Since then, economic growth has improved, businesses have stepped up investment, energy prices have fallen and tax receipts have been healthier than expected. That combination of factors is likely to have more than offset the impact of the OBR’s downward revisions.

“Some things have changed,” said Sanjay Raja, chief UK economist at Deutsche Bank. “Net-net we are in a much better position than we previously thought. This should spell some good news for Chancellor Hunt.”

Tax receipts have also proved resilient over the first 10 months of the year, with valued-added tax, income tax and capital-gains tax all generating more revenue than expected.

The outlook for growth this year is also better than the 1.4% contraction the OBR projected in November. The Bank of England earlier this month forecast a 0.5% fall. Since then, the data has proved stronger than the BOE thought.

Market interest rates have also dropped since November, saving roughly £10 billion a year in the longer-term.

So, overall, it’s not really as doom and gloom as the markets might have suggested this week. Sticky inflation was always a possibility; but it will fall. The PCE data was a setback, and that can happen, but we’re still only in February, and there is a lot of 2023 left for inflation to fall, interest rates to pause, and the market to find some good news to rally.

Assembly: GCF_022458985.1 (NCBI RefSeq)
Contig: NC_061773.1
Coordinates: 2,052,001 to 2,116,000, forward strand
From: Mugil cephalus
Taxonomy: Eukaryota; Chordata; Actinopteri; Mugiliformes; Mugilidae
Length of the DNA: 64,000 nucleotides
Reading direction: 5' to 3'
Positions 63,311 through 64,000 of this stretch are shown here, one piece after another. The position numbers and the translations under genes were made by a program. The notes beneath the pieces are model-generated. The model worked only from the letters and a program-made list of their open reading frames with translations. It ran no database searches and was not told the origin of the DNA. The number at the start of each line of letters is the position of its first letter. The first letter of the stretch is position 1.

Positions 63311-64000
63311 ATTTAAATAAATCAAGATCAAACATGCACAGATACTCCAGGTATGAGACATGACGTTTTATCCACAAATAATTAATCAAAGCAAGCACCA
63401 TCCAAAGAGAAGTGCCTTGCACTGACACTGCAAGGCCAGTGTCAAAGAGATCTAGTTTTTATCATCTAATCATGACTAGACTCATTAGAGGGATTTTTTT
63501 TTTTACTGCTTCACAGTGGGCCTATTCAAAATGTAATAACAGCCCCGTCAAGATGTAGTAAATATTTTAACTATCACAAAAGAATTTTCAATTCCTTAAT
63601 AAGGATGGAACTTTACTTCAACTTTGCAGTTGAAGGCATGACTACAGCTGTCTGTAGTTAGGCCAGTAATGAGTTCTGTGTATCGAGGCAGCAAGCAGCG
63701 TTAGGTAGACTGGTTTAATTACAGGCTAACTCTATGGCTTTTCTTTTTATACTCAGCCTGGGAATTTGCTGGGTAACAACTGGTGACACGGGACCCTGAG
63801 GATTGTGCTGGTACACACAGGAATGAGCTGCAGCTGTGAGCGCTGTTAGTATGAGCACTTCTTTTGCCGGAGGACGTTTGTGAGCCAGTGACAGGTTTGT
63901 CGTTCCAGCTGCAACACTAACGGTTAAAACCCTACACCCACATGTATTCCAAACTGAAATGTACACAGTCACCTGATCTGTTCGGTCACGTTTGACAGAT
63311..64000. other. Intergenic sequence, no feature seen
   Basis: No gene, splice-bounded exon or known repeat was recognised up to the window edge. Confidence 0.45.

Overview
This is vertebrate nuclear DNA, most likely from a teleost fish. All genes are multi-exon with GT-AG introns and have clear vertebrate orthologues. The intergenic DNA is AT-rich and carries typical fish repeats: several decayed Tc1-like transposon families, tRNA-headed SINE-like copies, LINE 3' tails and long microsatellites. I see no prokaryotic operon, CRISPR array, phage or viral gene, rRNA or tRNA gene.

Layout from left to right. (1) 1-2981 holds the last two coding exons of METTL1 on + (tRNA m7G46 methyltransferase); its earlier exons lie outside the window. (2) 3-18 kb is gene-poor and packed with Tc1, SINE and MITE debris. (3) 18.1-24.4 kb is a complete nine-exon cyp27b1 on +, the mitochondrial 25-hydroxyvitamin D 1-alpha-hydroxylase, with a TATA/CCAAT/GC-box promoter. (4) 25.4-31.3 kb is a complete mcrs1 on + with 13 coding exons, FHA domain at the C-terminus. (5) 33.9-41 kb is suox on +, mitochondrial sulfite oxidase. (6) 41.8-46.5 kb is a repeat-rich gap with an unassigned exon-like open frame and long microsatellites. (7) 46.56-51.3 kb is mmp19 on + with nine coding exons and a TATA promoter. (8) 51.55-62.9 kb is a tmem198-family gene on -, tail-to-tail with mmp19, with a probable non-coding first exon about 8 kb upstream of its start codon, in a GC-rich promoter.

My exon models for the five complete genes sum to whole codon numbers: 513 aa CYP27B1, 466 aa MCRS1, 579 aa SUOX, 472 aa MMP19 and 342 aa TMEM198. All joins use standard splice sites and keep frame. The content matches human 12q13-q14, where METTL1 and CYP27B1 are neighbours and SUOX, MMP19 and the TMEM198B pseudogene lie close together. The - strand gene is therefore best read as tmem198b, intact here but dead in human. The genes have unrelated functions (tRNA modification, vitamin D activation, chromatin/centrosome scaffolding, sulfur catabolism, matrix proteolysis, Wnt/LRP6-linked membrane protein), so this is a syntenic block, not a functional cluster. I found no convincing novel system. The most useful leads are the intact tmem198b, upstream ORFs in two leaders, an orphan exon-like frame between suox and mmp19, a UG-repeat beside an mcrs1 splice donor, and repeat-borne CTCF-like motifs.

Most of the active traders on TPP have been short in recent weeks so this move downward was needed after the rally had proven resilient. Some of these short positions have now been liquidated although there is still an overall short bias.

Most of the long or flat strategies are now starting to buy into the market again after selling out at recent highs. In the short term, we expect more ups and downs as always, but over the mid-term, there could be a good rally heading our way a little later in the year.

For traders it’s important not to listen to all the noise and focus on the data. The market rarely does what you’d expect from one day to the next, but thinking longer term makes decisions much easier. Common sense also tends to prevail, and inflation simply cannot maintain its current elevated levels. It’s not a question of ‘if’ but ‘when’.

All of our traders will be confident of generating a positive return in Q1 regardless of whether markets go up or down.

After averaging 40% per annum over the last 3 years since formation, the pressure is on and expectations are high.

In 2023- A rising market, or one that trades in ranges would both be very good climates for our traders. Although most investments stagnate in ranging markets, on our platform our traders have a habit of buying at short term lows, and taking profit at short term highs. Therefore, whether the market stagnates within a tight range, or rises moving forward- we hope our traders and trading teams take advantage for our clientele.

If you have an underperforming portfolio elsewhere, or are sitting in cash waiting for an entry point- contact our team for a FREE consultation. Learn how to build a portfolio that aims to yield 2-4 x market benchmark performance per annum.